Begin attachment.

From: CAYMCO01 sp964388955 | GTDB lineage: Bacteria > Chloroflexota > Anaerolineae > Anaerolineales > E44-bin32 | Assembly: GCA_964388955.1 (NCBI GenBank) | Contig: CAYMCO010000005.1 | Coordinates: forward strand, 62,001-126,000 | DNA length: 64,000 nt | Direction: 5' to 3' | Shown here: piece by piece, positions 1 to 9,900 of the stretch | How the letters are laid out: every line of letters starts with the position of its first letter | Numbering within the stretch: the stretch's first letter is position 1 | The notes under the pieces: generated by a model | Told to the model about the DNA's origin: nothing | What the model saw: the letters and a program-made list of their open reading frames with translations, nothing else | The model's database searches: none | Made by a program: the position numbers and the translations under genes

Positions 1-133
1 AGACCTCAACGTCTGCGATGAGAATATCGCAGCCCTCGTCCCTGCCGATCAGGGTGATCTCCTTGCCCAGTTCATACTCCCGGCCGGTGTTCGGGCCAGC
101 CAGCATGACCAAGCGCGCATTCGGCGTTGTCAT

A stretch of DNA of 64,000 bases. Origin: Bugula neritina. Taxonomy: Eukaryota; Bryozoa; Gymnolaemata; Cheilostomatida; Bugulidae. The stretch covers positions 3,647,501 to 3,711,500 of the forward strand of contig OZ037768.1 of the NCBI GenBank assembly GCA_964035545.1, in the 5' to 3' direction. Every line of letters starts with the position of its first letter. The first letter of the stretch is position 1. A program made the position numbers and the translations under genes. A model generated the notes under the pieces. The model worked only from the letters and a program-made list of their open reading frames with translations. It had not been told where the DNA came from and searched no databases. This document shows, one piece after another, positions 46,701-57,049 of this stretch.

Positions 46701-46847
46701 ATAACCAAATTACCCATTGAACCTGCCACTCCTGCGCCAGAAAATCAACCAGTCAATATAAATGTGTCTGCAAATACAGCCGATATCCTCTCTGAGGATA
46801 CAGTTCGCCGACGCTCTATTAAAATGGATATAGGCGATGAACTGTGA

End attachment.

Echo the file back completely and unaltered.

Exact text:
From: CAYMCO01 sp964388955 | GTDB lineage: Bacteria > Chloroflexota > Anaerolineae > Anaerolineales > E44-bin32 | Assembly: GCA_964388955.1 (NCBI GenBank) | Contig: CAYMCO010000005.1 | Coordinates: forward strand, 62,001-126,000 | DNA length: 64,000 nt | Direction: 5' to 3' | Shown here: piece by piece, positions 1 to 9,900 of the stretch | How the letters are laid out: every line of letters starts with the position of its first letter | Numbering within the stretch: the stretch's first letter is position 1 | The notes under the pieces: generated by a model | Told to the model about the DNA's origin: nothing | What the model saw: the letters and a program-made list of their open reading frames with translations, nothing else | The model's database searches: none | Made by a program: the position numbers and the translations under genes

Positions 1-133
1 AGACCTCAACGTCTGCGATGAGAATATCGCAGCCCTCGTCCCTGCCGATCAGGGTGATCTCCTTGCCCAGTTCATACTCCCGGCCGGTGTTCGGGCCAGC
101 CAGCATGACCAAGCGCGCATTCGGCGTTGTCAT

A stretch of DNA of 64,000 bases. Origin: Bugula neritina. Taxonomy: Eukaryota; Bryozoa; Gymnolaemata; Cheilostomatida; Bugulidae. The stretch covers positions 3,647,501 to 3,711,500 of the forward strand of contig OZ037768.1 of the NCBI GenBank assembly GCA_964035545.1, in the 5' to 3' direction. Every line of letters starts with the position of its first letter. The first letter of the stretch is position 1. A program made the position numbers and the translations under genes. A model generated the notes under the pieces. The model worked only from the letters and a program-made list of their open reading frames with translations. It had not been told where the DNA came from and searched no databases. This document shows, one piece after another, positions 46,701-57,049 of this stretch.

Positions 46701-46847
46701 ATAACCAAATTACCCATTGAACCTGCCACTCCTGCGCCAGAAAATCAACCAGTCAATATAAATGTGTCTGCAAATACAGCCGATATCCTCTCTGAGGATA
46801 CAGTTCGCCGACGCTCTATTAAAATGGATATAGGCGATGAACTGTGA